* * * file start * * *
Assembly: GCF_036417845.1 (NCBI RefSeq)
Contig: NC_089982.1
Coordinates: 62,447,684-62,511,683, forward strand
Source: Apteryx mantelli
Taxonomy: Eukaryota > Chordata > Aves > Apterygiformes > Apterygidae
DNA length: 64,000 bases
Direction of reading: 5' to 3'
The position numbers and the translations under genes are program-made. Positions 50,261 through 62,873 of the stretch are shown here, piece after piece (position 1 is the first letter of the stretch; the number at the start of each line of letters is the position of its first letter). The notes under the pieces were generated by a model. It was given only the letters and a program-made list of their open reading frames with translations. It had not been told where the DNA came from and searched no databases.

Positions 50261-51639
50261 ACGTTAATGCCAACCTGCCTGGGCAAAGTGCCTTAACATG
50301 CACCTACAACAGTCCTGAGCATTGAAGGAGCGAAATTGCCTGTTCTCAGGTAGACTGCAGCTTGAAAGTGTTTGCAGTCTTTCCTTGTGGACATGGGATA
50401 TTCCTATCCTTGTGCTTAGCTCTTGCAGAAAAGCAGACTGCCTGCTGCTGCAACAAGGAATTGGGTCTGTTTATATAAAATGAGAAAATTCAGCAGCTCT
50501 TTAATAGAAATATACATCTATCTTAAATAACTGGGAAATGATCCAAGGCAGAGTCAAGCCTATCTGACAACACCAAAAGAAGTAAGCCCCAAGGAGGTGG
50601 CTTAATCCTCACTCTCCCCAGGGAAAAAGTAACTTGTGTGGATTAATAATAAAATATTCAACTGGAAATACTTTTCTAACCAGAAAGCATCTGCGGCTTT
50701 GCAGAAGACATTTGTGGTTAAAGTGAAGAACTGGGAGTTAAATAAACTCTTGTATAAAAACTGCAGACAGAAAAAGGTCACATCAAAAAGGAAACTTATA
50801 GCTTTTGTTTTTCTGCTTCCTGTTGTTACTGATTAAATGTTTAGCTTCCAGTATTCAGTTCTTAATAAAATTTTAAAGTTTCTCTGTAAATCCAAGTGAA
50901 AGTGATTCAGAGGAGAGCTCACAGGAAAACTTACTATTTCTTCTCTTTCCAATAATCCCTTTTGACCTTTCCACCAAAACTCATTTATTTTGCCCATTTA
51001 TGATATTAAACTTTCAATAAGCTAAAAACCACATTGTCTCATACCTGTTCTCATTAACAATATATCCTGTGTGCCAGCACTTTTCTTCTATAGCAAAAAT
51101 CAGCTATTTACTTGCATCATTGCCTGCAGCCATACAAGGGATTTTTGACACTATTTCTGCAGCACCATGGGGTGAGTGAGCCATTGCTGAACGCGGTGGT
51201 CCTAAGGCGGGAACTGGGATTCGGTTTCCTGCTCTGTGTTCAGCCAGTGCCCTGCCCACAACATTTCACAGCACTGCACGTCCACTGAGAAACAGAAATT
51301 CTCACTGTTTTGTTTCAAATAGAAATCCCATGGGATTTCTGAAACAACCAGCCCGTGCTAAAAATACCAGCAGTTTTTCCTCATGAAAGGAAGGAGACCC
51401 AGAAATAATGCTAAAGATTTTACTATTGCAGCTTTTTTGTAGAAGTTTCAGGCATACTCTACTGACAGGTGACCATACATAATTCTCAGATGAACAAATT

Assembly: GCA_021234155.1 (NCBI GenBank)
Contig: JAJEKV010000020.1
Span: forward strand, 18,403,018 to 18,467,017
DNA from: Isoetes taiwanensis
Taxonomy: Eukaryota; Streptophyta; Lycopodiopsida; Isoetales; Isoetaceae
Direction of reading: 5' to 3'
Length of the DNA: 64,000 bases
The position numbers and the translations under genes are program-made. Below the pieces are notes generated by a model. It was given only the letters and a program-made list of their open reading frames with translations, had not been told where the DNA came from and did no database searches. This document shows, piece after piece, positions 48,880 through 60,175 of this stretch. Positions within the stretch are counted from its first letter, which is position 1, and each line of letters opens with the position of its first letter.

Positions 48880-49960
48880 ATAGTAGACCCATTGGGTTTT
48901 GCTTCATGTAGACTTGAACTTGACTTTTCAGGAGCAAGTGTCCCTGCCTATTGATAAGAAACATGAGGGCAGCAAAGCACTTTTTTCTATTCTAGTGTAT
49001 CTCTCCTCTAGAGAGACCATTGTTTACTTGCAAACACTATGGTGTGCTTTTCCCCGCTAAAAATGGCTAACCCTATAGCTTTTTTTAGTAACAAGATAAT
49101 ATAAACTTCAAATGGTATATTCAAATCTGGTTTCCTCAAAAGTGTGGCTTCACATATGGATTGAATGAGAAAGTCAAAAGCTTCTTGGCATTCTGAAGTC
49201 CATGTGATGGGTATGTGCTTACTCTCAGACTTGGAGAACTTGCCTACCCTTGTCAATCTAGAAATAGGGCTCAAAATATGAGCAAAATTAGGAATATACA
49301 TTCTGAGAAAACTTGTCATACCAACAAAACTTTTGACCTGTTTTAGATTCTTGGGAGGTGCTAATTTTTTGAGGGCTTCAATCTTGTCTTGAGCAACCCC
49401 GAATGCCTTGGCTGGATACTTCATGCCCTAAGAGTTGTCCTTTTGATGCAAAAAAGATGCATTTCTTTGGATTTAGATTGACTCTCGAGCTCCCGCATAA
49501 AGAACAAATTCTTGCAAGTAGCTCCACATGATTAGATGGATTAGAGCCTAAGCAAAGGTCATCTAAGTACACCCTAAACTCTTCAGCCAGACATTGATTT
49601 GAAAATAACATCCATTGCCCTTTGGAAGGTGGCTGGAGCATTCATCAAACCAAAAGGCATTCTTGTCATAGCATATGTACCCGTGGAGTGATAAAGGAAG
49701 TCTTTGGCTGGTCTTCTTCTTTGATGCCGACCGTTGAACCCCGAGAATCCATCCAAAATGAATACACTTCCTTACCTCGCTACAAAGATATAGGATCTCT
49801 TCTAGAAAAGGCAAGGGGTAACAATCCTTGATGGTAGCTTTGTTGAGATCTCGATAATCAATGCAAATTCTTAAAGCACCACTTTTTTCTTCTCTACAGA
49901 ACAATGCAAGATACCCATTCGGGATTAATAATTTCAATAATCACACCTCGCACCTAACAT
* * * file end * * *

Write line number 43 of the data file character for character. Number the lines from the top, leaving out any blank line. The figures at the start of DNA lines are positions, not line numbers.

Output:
49901 ACAATGCAAGATACCCATTCGGGATTAATAATTTCAATAATCACACCTCGCACCTAACAT